The monastery is depicted as a scene on the back panel of the Modena Triptych by El Greco.
It is seen in the PBS documentary, Walking the Bible with Bruce Feiler.

About the monastery
The monastery library preserves the second largest collection of early codices and manuscripts in the world, outnumbered only by the Vatican Library. Its strength lies in Greek, Arabic, Armenian, Hebrew, Georgian, Syriacand old Udi texts. The Codex Sinaiticus, now in the British Library, left the monastery in the 19th century for Russia, in circumstances that are now disputed.[3]

A panorama of St Catherine's
The complex houses irreplaceable works of art: mosaics, the best collection of early icons in the world, many in encaustic, as well as liturgical objects, chalices and reliquaries, and church buildings. The large icon collection begins with a few dating to the 5th (possibly) and 6th centuries, which are unique survivals, the monastery having been untouched by Byzantine iconoclasm, and never sacked.

The oldest icon on an Old Testament theme is also preserved there. A project to catalogue the collections has been ongoing since the 1960s.

The monastery, along with several dependencies in the area, constitute the entire Orthodox Church of Mount Sinai, which is headed by an archbishop, who is also the abbot of the monastery. The exact administrative status of the church within Eastern Orthodoxy is ambiguous: by some, including the church itself,[4] it is considered autocephalous,[5] [6] by others an autonomous church under the jurisdiction of the Greek Orthodox Church of Jerusalem.[7][dead link] The archbishop is traditionally consecrated by the Orthodox Patriarch of Jerusalem; in recent centuries he has usually resided in Cairo. During the period of the Crusades, marked by bitterness between the Orthodox and Catholic churches, the monastery was patronized by both the Byzantine Emperors and the rulers of the Kingdom of Jerusalem, and their respective elites. The monastery was an important centre for the development of the hybrid style of Crusader art, and still retains over 120 icons created in the style, by far the largest collection in existence. Many were evidently created by Latins, probably monks, based in or around the monastery in the 13th century.[8] Prior to September 1, 2009, a previously unseen fragment of Codex Sinaiticus was discovered in the monastery's library.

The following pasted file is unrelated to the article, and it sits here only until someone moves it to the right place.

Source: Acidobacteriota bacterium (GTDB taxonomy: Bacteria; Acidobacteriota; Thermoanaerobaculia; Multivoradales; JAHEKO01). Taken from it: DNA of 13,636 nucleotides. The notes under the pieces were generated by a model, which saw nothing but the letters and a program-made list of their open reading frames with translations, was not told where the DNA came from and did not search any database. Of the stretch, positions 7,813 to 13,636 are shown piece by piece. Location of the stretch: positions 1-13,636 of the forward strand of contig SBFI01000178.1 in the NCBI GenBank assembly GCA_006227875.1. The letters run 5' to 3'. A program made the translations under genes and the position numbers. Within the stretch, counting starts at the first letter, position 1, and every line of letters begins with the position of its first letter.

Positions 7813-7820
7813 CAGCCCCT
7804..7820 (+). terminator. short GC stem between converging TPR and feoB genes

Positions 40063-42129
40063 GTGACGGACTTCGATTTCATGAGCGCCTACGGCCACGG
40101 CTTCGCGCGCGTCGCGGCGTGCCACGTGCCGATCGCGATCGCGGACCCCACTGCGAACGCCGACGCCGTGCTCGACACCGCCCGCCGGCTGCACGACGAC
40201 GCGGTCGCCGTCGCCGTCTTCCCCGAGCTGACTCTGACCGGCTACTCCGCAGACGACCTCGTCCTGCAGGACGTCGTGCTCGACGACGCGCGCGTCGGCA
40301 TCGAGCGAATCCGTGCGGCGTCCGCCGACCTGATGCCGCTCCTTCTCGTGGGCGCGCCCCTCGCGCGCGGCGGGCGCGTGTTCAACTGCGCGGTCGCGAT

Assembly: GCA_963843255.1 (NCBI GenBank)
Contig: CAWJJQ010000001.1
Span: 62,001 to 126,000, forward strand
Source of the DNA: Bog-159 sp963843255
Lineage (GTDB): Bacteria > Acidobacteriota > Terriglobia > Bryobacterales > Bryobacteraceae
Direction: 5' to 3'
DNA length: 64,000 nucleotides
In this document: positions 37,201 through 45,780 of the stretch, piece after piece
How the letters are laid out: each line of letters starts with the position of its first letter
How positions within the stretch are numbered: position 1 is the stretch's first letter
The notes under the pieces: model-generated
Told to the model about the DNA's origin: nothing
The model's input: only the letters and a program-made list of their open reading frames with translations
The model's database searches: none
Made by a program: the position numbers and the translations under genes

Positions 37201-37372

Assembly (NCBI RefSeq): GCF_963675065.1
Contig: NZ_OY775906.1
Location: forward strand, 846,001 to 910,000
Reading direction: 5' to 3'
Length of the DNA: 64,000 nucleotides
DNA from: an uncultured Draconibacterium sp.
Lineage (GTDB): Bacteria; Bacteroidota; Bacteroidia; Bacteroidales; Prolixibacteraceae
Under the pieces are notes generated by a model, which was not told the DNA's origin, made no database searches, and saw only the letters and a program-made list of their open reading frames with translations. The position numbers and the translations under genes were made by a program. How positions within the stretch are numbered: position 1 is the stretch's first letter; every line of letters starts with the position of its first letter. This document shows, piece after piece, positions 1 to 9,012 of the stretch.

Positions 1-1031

Messages In This Thread

Muhammad (S) letter to Christian Monks
Mubashir, Canada -- Tuesday, 20 March 2012, 3:24 pm
Re: Muhammad (S) letter to Christian Monks
irfan -- Tuesday, 20 March 2012, 5:08 pm
Muhammad (S) letter - Authenticity
*Dr. Shabbir, Florida -- Tuesday, 20 March 2012, 6:34 pm
Muhammad (S) letter - From our Forum
*Dr. Shabbir, Florida -- Wednesday, 21 March 2012, 2:51 am
Re: Muhammad (S) letter - From our Forum
Irfan -- Wednesday, 21 March 2012, 4:54 pm
Re: Muhammad (S) letter - Authenticity
Muhammad Rafi Karachi -- Wednesday, 21 March 2012, 5:33 pm
Re: Muhammad (S) letter to Christian Monks
Ali Noor Atlanta -- Tuesday, 20 March 2012, 9:11 pm
Re: Muhammad (S) letter and the Qur'an
Mubashir, Canada -- Wednesday, 21 March 2012, 12:46 am
Re: Muhammad (S) letter to Christian Monks
Ali Noor Atlanta -- Wednesday, 21 March 2012, 1:13 am
Re: Muhammad (S) letter to Christian Monks
Mubashir, Canada -- Wednesday, 21 March 2012, 10:28 am
Muhammad (S) and Ahadith
*Dr. Shabbir, Florida -- Wednesday, 21 March 2012, 12:00 pm
Re: Muhammad (S) letter to Christian Monks
Ruby Shaun, Bulgaria -- Thursday, 22 March 2012, 2:48 pm